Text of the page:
An Unrecognized Reason That Married Men Have Affairs

Friday, September 27th, 2013

man on benchEvolutionary theory, gender differences, stereotype, media myth and cultural expectations invite us to recognize that men have more sexual desire than women both in frequency and intensity, are wired to have many partners, have more difficulty with monogamy and that as such, married men are more likely to have affairs than married women. The reality is that while married men have more affairs than married women –The difference is not that great.

  • In the largest most comprehensive poll of its kind in 1994, Edward Laumann and colleagues found that 20% of women and just over 31% of men in their 40’s and 50’s reported having sex with someone other than their spouses.
  • Young and Alexander in their 2012 book, The Chemistry Between Us: Love, Sex and the Science of Attraction accept a rough estimate of 30 to 40 percent infidelity in marriage for men and women.

The other reality is that while extra-marital affairs by definition involve a romantic and emotional relationship that has a sexual or sexualized component, research suggests that sexual drive is not the primary reason married men have affairs.


Overreacting in Your Relationship: Reasons and Remedies

Thursday, August 22nd, 2013

OLYMPUS DIGITAL CAMERAAnyone is a relationship knows that partners have the uncanny ability to bring out the best and worst in each other. Accordingly, whether newly married or celebrating many years together, partners can find themselves overreacting in a way that rarely happens anywhere else in their lives.


When Couples Stop Talking: Reasons and Remedies

Wednesday, April 24th, 2013

couplecrpdMost couples know the positive sounds of silence–the mutual experience of sharing time and space together without needing words. Be it walking the dog together, cooking side by side or listening to music–it is the silence of connection and love.

Many couples also know the silence that reflects tension, conflict or disconnection. Unable to speak beyond the necessities of daily life, these couples report, “ We just don’t talk anymore!”

If we recognize “ talking together” as a metaphor for the communication of confidantes, the special interest of partners and the pillow talk of intimates, then we understand that this is a silence that can start to feel emotionally deafening.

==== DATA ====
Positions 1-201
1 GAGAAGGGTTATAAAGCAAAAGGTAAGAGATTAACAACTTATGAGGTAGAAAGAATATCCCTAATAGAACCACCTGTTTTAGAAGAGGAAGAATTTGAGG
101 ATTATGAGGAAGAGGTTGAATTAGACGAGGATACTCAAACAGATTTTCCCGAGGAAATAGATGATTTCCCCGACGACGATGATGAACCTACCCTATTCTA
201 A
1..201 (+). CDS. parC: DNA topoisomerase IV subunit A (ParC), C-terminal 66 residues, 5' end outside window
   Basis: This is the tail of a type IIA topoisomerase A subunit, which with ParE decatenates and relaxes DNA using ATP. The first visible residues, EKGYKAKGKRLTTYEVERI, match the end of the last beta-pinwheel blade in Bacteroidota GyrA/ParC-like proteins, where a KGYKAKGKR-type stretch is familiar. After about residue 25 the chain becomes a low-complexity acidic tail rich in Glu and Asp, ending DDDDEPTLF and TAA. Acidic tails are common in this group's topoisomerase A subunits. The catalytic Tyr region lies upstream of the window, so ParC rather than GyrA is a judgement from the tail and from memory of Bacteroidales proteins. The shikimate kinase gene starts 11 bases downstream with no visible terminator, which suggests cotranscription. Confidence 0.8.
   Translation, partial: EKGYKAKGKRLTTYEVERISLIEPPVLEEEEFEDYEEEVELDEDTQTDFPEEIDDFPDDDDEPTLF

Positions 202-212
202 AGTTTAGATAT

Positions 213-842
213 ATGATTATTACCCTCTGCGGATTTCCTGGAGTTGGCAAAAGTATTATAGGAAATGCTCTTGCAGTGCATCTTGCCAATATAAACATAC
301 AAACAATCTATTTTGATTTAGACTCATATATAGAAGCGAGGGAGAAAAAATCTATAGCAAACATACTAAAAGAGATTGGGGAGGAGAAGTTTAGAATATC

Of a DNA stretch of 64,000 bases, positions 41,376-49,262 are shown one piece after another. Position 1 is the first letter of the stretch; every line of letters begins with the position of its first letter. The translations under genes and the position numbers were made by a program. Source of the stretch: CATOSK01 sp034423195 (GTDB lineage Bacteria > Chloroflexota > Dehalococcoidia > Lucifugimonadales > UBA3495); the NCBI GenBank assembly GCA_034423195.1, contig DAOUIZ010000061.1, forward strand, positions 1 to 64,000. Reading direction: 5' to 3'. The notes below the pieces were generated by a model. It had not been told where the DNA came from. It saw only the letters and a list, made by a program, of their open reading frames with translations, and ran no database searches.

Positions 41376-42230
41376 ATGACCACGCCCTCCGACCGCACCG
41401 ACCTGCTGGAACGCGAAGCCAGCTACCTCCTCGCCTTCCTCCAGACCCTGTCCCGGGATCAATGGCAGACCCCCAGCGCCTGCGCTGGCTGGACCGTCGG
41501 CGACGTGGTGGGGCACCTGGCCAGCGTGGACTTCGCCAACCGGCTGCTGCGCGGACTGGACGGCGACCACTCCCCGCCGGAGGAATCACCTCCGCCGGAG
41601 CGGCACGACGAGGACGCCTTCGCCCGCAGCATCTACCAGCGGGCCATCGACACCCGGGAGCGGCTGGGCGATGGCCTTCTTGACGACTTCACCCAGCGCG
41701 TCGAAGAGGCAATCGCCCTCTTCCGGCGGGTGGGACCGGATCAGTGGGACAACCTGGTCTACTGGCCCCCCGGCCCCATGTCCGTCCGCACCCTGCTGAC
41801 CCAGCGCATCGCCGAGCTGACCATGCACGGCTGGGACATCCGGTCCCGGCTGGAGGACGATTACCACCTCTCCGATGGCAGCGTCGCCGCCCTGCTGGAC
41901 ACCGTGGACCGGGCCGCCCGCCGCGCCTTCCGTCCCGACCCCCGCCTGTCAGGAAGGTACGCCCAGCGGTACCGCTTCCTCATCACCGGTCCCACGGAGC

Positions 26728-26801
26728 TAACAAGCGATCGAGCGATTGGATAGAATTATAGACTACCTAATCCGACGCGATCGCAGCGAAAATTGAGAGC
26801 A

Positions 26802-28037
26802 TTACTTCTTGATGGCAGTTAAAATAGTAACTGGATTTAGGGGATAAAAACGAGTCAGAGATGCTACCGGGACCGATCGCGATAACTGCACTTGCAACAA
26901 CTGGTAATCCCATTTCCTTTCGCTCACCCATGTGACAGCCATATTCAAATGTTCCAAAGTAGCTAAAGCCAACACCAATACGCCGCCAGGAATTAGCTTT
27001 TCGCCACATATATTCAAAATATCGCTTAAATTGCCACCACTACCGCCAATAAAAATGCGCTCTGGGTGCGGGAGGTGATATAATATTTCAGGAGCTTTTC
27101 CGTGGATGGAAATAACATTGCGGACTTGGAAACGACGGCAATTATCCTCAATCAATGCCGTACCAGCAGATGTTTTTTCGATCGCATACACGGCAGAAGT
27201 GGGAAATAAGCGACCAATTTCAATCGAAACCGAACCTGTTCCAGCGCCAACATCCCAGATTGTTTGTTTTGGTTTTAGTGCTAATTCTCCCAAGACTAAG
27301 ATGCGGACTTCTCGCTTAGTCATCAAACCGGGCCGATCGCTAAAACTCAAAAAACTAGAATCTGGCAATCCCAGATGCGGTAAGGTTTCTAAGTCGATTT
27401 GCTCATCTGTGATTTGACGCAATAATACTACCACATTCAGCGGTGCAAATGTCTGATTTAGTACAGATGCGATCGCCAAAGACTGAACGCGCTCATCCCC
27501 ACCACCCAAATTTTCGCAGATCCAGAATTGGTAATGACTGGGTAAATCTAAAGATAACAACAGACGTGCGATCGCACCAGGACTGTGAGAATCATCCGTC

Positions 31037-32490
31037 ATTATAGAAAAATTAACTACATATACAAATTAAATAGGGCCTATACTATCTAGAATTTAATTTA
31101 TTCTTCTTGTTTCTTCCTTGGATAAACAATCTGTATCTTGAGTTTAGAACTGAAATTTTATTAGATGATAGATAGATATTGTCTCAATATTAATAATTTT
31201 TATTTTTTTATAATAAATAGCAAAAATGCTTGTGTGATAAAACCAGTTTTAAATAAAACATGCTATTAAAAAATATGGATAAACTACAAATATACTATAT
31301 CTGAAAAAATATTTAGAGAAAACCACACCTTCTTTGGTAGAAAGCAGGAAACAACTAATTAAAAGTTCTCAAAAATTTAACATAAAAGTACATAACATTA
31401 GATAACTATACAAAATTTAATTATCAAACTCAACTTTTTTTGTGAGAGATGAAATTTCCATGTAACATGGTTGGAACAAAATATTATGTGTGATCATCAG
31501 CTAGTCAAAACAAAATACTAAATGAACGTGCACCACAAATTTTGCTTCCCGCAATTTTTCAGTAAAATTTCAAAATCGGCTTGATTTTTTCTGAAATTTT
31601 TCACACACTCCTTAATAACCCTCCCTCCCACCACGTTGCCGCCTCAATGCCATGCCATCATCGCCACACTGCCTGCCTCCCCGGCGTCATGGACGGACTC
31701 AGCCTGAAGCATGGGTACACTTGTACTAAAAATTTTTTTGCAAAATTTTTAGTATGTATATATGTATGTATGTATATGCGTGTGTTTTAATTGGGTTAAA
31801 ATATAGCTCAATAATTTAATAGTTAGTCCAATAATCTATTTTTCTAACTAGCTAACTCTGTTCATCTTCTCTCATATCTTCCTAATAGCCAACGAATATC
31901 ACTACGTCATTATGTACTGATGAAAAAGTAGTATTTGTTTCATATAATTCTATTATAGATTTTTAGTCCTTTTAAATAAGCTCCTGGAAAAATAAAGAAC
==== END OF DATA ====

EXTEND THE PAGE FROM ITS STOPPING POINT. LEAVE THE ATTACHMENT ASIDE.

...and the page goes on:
Why do couples who once had so much to say end up feeling this way? Is it inevitable as time passes in a marriage? Is there a way back?

Years together need not result in negative sounds of silence.

Yes, events can disrupt harmony and patterns can erode vitality, but if couples are curious rather than blameful about the silence between them, they may find some reasons and remedies to speak together again.

The Reasons:

If we look closer at those partners who end up sitting in a restaurant with nothing to say, painfully aware of the couples happily chatting around them, we find that partners are often unaware of what they may be doing or what has happened to shut down the verbal connection.

Here are some possibilities:

  • The Monologue: Sometimes a partner is in so much need of attention, affirmation or containment by the other that they never stop talking. More interested in what they have to say, they barely realize there is no space for dialogue. The listening partner often complies as audience for a time but there is no real ” we sharing ” and eventually no reason to continue talking.
  • The Critique: Sometimes speaking has become unsafe if one or both partners imply by verbal criticism, overt disinterest or non-verbal gestures that what the other is saying is of little interest or importance. Some are embarrassed or enraged into silence. Some give-up. Some find outside confidantes who want to listen—while the silence at home …

Is There Privacy Or Secrecy In Your Relationship?

Monday, March 4th, 2013

secrtblogpictureIn a culture of cell phones, text messages, Facebook, tweets and instagrams, the definitions of privacy and secrecy are challenged and at times blurred.

You read my emails?

I can’t report every move I make in the course of a day.

Why can’t I check out my high school girlfriend on Facebook?

When it comes to relationships, partners often underestimate the importance of privacy and the danger of secrecy.